Both of these get the partial equilibrium analysis in the wrong order mathematically. What we have is an exogenous (independent) change in demand. If demand increases and is satisfied (which we assume by taking $\langle S \rangle$ as endogenous/dependent), the price goes down.

This seems like a totally non-intuitive way to think about it. What is really going on here?

What we have is a system in contact with a "demand bath"  (or better yet, an "aggregate demand bath"). You could also call it an "information bath". If that bath didn't exist, adding (satisfied) demand would make the price go up, per equation (2) above (and it would move along the gray dotted curve in the figure above). What the bath is doing is sucking up any extra demand (source information) that we are creating by moving along the demand curve, so that "demand" is the same before and after the shift. Since there is "no change" in demand (any change is mitigated by the bath), the next variable in the chain, $\langle S \rangle$ effectively becomes the changing independent variable. This means the explanation is that decreasing/increasing the supply increases/decreases the price at constant demand (in the presence of a demand bath).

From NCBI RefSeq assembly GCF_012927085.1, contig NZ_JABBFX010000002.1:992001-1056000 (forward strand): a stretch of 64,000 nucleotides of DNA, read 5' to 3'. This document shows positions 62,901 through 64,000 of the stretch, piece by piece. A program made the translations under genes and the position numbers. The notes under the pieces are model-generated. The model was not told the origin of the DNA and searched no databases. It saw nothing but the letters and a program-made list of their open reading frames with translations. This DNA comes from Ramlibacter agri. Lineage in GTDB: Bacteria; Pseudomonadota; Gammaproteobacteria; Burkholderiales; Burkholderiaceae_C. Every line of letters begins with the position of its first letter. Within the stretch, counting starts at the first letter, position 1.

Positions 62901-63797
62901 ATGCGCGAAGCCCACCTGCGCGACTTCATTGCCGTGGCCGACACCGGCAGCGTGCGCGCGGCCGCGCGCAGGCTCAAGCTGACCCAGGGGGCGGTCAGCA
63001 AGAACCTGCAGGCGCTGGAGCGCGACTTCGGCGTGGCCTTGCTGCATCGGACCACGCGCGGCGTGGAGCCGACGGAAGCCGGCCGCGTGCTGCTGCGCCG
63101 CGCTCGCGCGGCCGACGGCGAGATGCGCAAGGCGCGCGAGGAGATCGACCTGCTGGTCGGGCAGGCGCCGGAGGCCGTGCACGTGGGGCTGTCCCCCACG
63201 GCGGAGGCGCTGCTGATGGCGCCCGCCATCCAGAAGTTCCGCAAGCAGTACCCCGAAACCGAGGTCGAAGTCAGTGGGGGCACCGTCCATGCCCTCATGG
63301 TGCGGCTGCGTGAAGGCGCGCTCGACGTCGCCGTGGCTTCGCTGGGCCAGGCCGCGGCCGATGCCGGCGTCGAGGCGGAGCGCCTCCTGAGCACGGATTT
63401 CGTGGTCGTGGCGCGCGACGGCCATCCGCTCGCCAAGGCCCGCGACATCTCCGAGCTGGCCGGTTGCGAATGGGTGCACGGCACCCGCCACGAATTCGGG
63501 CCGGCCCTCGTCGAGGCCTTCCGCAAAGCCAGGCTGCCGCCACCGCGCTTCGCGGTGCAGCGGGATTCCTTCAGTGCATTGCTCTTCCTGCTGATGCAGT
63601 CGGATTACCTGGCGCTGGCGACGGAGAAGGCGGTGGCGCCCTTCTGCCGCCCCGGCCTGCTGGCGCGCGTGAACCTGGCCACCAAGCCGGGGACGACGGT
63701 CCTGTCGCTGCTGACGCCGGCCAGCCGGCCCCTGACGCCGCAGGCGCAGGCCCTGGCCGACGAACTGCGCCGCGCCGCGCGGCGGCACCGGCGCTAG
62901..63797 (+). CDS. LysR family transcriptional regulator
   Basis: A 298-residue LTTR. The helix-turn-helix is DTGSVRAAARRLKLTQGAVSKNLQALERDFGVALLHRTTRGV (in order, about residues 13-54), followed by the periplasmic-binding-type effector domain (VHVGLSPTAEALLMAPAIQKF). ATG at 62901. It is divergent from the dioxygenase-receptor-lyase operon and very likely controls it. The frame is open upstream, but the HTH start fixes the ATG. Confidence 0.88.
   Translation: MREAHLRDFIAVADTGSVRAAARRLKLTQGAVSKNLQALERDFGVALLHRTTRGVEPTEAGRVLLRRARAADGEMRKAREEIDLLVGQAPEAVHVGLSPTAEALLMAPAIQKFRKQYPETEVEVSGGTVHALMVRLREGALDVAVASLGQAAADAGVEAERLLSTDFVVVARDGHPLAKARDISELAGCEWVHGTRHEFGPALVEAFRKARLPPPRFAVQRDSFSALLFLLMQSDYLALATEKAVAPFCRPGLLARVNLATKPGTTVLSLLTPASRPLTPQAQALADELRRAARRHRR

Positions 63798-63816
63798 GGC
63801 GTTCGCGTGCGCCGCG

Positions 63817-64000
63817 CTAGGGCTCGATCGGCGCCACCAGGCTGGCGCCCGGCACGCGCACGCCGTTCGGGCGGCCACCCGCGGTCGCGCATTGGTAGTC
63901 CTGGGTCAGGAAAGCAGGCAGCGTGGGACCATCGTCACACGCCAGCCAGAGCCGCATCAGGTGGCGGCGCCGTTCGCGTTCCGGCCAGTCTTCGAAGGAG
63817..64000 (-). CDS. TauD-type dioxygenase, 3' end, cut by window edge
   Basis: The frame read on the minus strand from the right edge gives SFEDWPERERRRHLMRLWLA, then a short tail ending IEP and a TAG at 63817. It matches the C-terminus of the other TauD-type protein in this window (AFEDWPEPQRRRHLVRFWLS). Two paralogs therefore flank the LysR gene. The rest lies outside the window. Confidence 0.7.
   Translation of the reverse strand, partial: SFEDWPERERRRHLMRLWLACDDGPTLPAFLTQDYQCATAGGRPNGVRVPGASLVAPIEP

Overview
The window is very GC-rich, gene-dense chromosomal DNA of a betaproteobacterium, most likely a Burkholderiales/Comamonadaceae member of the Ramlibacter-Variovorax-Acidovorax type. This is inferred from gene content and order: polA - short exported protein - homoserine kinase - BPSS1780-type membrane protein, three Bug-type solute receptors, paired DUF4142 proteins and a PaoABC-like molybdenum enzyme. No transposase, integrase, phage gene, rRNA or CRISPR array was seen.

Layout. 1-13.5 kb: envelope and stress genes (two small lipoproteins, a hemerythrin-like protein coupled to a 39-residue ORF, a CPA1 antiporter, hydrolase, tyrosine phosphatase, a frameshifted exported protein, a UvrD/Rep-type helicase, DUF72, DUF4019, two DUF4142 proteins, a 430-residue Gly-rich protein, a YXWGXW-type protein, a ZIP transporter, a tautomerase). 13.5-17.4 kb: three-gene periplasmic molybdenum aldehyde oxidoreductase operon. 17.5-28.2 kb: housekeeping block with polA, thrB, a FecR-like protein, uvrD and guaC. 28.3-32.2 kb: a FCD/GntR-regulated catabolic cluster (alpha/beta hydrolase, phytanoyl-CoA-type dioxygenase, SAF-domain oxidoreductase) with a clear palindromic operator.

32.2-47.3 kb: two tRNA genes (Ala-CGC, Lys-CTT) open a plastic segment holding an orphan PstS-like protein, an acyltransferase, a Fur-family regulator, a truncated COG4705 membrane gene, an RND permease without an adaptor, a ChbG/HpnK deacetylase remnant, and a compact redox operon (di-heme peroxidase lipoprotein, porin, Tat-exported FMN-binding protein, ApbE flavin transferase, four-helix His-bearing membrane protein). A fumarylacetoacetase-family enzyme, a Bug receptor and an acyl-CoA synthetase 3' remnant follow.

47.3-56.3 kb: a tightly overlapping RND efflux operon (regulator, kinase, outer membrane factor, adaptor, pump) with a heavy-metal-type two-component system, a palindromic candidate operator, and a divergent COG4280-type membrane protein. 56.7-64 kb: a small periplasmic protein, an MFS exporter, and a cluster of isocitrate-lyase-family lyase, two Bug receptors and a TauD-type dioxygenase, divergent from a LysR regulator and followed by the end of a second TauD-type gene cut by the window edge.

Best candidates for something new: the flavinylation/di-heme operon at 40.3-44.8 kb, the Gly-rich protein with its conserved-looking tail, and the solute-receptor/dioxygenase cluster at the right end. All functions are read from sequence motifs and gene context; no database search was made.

So why does the supply curve slope upwards? This time we're in contact with a "supply bath", so "the supply" is basically the same after we move along the curve. Moving along the supply curve is a change in $\langle D \rangle$. This means the explanation is that decreasing/increasing the demand decreases/increases the price at constant supply (in the presence of a supply bath).